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Storm Review

KevinS By:
KevinS
07/12/13
PRINTER FRIENDLY VERSION
EMAIL TO A FRIEND
GENRE Puzzle 
PLAYERS
PUBLISHER indiePub 
DEVELOPER Eko Software 
RELEASE DATE Out Now
E Contains No Descriptors

What do these ratings mean?

There’s some weather a-brewin’.

Storm is an enigma for me. I enjoy a good puzzle game, but usually there’s an element of familiarity to make for an easy entry, a sort of nostalgic focal point if you will. But there isn’t anything like that here. It’s not like Portal, with a clear start-and-end-point system and a gun with only two modes to use. Storm is not like any other puzzler I’ve played before, at least none I can think of without brooding. Even though it’s based in the natural world, it just doesn’t feel quite so... natural.

The whole goal is to get one seed from its mother tree onto the next empty space in the soil, where it can grow and, in certain levels, sprout another tree to grow another seed that needs to find another soil space. Such is the circle of plant life. It sounds pretty easy, but the tools you're given are those of nature: Wind, rain, lightning, and snow are all sporadically available to a player depending on the stage they find themselves in.



Each element acts differently, obviously; for instance, wind pushes a seed in whatever direction is necessary. Then the next element to use depends on the type of seed that needs to be manipulated—some float, some sink, some are bigger or smaller. It's interesting enough in concept, but in execution it's not quite as calm and zen as it sounds. (Hint: There will be swearing when playing.)

Some of the puzzles are simply infuriating, and not in the best way. There are plenty of moments where a failed attempt feels entirely out of your control, simply due to a seed being caught up on something and no amount of wind or water can do anything about it. I went though my Wild Seeds, or level-skipping allowance, in almost three straight puzzles, then got one more, and then I was stuck. No matter what I do or how I try to rationalize a stage and think I've actually figured it out, I can still very, very easily find myself locked up on a rock or a corner, forcing a complete do-over of the entire level. Even when I've figured them out, it's hit or miss.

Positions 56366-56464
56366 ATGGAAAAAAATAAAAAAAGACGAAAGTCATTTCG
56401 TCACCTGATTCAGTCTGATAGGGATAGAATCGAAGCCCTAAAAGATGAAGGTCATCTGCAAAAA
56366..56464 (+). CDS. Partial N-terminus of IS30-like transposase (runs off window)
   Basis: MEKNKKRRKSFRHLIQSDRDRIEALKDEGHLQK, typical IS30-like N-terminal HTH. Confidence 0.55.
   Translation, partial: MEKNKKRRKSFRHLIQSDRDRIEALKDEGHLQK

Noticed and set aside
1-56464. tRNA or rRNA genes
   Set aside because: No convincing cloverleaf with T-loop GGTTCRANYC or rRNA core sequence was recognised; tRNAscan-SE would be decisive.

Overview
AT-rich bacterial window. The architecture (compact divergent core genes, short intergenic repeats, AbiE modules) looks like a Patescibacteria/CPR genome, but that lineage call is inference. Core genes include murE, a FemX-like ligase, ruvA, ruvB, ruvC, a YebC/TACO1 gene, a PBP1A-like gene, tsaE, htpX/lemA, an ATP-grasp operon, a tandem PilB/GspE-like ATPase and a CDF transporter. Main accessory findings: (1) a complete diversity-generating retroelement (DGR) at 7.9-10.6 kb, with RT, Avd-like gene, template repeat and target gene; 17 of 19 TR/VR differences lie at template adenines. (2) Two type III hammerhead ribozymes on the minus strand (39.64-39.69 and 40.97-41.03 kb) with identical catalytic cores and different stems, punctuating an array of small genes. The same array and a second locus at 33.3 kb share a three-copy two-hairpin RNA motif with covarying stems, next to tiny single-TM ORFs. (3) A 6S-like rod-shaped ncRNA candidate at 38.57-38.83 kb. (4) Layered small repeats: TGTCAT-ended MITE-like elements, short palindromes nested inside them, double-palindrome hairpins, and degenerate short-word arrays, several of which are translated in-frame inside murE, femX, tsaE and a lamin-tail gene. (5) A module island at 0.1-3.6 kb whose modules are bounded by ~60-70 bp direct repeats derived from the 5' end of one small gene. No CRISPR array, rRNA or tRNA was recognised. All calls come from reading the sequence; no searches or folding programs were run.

Adventure Mode is the starting spot for everybody, as it's the way to unlock stages for the other two modes, Free and Spirit. Free allows you to replay the stages you've completed already, and Spirit has you run through each level and "collect" spirits in the levels with a timer. I think it was made to entice players to replay the levels, but I don't really know why anyone would want to. Sure, they're pretty and the sound effects are well-done, but we all know by now that graphics don't make the game, and they certainly don't do the trick well enough here that I want to sit through essentially the same path I've figured out before, only again with the spotty mechanics.

This concept behind Storm does have potential, but until it feels more controlled and less like an irritating crapshoot, I'm going to have to pass. The presentation is all well and good, but only when there's a game that's wrapped in that little blanket am I interested. Storm looks like a comfy blanket… until them damn wildfires start up and slowly spread across my controller.
 
Code provided by publisher. Review based on PSN version. Also available on PC.
Storm
fullfullemptyemptyempty
  • Looks really, really nice
  • Sounds really, really nice
  • But doesn't play really, really nice
  • Levels aren't fun, so why play them again?
  • Interesting idea to explore in the future, though
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Tags:   PSN, Sony, Indie

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